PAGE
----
Following the recording of Manscape, drummer Robert “Gotobed” Grey left Wire. The other three members briefly carried on under the name Wir for this album, a few other stray tracks and a couple of gigs. The First Letter is closer to the arty, smeary records Bruce Gilbert and Graham Lewis made together in the ’80s (under the names Dome and Cupol) than to any of Wire’s other albums. It’s only incidentally and intermittently a “song” record: after its opening sequence of “Take It (For Greedy),” a one-note litany built on what sounds a lot like a sample of Pink Flag‘s “Strange,” and the understated synth-pop pulse and two-voice counterpoint of “So and Slow It Grows,” it becomes much more about sound experiments than compositions. That’s fine — Gilbert, Lewis and Colin Newman have always been first-class texturalists, and throwing both the “beat-combo” format and the possibility of alternative rock careerism out the window lets them have some fun with clanking loops, answering-machine tapes and MIDI-triggered noises.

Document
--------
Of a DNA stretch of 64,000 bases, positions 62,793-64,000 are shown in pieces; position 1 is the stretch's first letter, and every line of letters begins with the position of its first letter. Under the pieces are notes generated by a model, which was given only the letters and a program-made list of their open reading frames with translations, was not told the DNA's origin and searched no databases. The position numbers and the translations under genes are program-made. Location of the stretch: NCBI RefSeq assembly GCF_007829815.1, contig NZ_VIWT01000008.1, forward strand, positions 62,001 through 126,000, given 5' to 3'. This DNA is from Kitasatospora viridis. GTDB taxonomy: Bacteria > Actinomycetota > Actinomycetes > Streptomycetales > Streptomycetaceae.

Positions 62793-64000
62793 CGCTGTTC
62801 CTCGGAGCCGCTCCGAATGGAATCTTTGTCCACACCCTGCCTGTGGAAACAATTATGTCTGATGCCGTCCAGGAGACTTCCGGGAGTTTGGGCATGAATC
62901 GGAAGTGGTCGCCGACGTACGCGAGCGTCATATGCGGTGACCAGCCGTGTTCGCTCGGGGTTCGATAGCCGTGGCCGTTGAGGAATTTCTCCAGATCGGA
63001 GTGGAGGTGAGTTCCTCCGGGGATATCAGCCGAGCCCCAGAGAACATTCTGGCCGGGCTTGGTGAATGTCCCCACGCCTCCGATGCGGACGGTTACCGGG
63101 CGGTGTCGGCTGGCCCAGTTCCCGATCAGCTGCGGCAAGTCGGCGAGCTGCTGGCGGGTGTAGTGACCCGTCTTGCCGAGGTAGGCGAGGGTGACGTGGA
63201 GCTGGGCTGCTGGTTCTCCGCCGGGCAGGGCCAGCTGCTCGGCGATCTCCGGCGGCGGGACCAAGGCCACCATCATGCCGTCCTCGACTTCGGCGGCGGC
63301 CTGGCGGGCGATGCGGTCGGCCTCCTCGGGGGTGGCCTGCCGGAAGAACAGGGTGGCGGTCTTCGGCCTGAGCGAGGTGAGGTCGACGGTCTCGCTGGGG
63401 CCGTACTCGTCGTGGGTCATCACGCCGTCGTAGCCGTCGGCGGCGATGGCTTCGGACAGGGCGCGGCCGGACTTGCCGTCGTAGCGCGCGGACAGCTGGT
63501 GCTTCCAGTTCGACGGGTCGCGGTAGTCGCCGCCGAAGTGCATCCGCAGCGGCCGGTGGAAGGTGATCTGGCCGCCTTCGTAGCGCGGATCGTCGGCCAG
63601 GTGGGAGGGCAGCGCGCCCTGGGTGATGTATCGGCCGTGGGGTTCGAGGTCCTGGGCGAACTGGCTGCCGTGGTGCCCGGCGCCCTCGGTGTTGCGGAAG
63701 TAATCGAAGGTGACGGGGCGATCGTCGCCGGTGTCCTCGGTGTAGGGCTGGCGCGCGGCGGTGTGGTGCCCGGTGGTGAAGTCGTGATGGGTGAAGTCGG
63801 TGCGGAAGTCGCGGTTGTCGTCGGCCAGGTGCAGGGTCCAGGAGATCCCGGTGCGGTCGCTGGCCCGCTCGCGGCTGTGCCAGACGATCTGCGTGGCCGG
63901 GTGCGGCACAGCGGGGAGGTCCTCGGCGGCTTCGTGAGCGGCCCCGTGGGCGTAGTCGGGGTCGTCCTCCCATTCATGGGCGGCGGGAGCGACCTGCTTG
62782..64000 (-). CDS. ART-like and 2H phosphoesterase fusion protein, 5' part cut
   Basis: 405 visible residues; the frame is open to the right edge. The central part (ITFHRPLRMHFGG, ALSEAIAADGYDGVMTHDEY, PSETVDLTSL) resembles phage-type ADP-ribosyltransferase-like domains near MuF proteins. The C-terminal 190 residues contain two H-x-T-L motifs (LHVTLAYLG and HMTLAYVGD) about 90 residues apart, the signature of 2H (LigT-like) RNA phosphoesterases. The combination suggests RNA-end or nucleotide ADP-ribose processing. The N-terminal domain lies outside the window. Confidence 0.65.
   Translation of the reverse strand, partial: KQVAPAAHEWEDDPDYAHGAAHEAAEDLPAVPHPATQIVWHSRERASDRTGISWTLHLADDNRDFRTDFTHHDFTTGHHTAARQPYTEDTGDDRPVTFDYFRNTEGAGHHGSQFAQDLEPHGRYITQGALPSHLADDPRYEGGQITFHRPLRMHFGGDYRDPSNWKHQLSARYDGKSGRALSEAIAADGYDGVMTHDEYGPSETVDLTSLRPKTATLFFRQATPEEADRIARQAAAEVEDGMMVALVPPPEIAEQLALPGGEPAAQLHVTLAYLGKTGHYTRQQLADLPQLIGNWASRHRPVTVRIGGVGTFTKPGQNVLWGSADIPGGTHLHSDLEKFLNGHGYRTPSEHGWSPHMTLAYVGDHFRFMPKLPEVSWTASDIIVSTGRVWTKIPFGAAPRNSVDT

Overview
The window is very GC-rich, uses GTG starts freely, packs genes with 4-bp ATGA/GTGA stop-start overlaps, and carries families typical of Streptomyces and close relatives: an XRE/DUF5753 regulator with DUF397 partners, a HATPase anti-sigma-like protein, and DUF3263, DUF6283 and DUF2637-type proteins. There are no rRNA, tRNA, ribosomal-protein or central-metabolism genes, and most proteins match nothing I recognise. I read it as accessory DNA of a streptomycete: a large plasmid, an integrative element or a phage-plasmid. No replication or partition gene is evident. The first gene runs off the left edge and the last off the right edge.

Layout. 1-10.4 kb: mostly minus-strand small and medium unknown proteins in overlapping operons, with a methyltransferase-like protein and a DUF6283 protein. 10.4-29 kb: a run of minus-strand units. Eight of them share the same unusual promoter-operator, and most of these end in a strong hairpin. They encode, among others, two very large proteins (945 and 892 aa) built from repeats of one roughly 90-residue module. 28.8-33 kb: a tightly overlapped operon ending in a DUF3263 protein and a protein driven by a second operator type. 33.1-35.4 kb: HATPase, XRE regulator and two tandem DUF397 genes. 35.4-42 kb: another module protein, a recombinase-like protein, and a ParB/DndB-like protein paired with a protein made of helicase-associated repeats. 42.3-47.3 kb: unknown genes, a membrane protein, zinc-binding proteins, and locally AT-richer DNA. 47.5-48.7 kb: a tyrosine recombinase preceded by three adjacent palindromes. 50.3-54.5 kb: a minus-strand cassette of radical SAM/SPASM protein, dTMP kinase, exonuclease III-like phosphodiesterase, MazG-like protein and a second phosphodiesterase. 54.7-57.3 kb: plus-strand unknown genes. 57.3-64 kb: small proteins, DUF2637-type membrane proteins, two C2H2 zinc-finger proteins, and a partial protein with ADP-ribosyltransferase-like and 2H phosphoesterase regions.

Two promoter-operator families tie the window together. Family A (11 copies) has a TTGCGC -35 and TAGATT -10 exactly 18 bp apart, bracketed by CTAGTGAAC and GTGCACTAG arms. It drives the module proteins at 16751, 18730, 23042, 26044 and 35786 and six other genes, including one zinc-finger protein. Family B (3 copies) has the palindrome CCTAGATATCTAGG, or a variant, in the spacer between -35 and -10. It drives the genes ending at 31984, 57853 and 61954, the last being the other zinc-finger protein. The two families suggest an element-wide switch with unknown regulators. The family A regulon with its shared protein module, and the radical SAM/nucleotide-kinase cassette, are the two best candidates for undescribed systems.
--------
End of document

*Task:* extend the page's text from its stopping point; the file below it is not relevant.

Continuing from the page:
By Douglas Wolk on 07.14.11 in Icons
One way of describing Wire is to say that they've effectively been three different bands with (mostly) the same lineup: the blazing art-punk mutants of their 1976-80 incarnation, the monomaniacal electro-brainiacs of the...
By Garry Mullholland on 09.09.14 in Features
The U.K. post-punks on the self-sabotage of their bizarre live album 'Document & Eyewitness.'
By Robert Ham on 08.18.14 in Reviews
It feels like the reissue of Wire's Document & Eyewitness 1979-1980 should have happened sooner. The 1981 live recording has been out of print for more than 20 years now, and many of the songs on it were used as the basi...
By Andrew Parks on 07.01.14 in News
In today's In Case You Missed It department, The Village Voice has dug up an old Dangerous Minds post about a St. Louis zine that featured Chuck Berry reviewing classic punk records and "so-called new stuff" like Wire an...